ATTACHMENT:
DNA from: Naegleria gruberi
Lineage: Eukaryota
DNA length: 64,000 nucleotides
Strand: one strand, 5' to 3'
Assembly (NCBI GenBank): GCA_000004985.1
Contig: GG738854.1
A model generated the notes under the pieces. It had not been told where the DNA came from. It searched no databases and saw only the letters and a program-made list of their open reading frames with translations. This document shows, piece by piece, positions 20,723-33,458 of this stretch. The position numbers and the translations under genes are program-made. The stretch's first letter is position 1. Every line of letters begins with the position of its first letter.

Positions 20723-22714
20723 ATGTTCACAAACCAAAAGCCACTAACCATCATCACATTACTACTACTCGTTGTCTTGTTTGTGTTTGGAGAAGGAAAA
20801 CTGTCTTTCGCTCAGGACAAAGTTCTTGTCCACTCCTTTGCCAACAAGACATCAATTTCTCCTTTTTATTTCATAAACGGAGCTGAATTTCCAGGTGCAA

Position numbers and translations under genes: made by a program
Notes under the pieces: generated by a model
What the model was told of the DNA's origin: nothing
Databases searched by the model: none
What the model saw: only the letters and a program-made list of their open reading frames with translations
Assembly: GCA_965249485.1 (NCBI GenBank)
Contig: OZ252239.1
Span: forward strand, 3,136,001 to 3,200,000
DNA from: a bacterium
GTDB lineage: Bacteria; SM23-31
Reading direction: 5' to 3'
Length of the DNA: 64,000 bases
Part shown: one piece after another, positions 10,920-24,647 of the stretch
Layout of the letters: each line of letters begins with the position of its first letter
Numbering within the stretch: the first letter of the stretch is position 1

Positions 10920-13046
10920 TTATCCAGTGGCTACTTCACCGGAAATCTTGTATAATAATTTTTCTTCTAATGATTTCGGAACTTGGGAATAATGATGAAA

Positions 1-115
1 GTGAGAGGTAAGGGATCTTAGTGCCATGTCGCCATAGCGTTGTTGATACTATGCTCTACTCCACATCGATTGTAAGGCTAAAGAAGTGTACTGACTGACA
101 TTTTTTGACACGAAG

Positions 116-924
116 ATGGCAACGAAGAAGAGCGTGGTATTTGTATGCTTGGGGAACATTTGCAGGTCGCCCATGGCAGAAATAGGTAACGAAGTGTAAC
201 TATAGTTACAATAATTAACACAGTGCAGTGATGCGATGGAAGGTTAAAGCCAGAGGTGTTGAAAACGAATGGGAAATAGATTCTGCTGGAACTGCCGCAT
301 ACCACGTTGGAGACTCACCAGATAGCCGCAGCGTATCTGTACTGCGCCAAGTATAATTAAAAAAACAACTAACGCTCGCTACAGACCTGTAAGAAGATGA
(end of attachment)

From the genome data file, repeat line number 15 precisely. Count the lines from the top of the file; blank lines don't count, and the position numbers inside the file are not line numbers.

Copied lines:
What the model saw: only the letters and a program-made list of their open reading frames with translations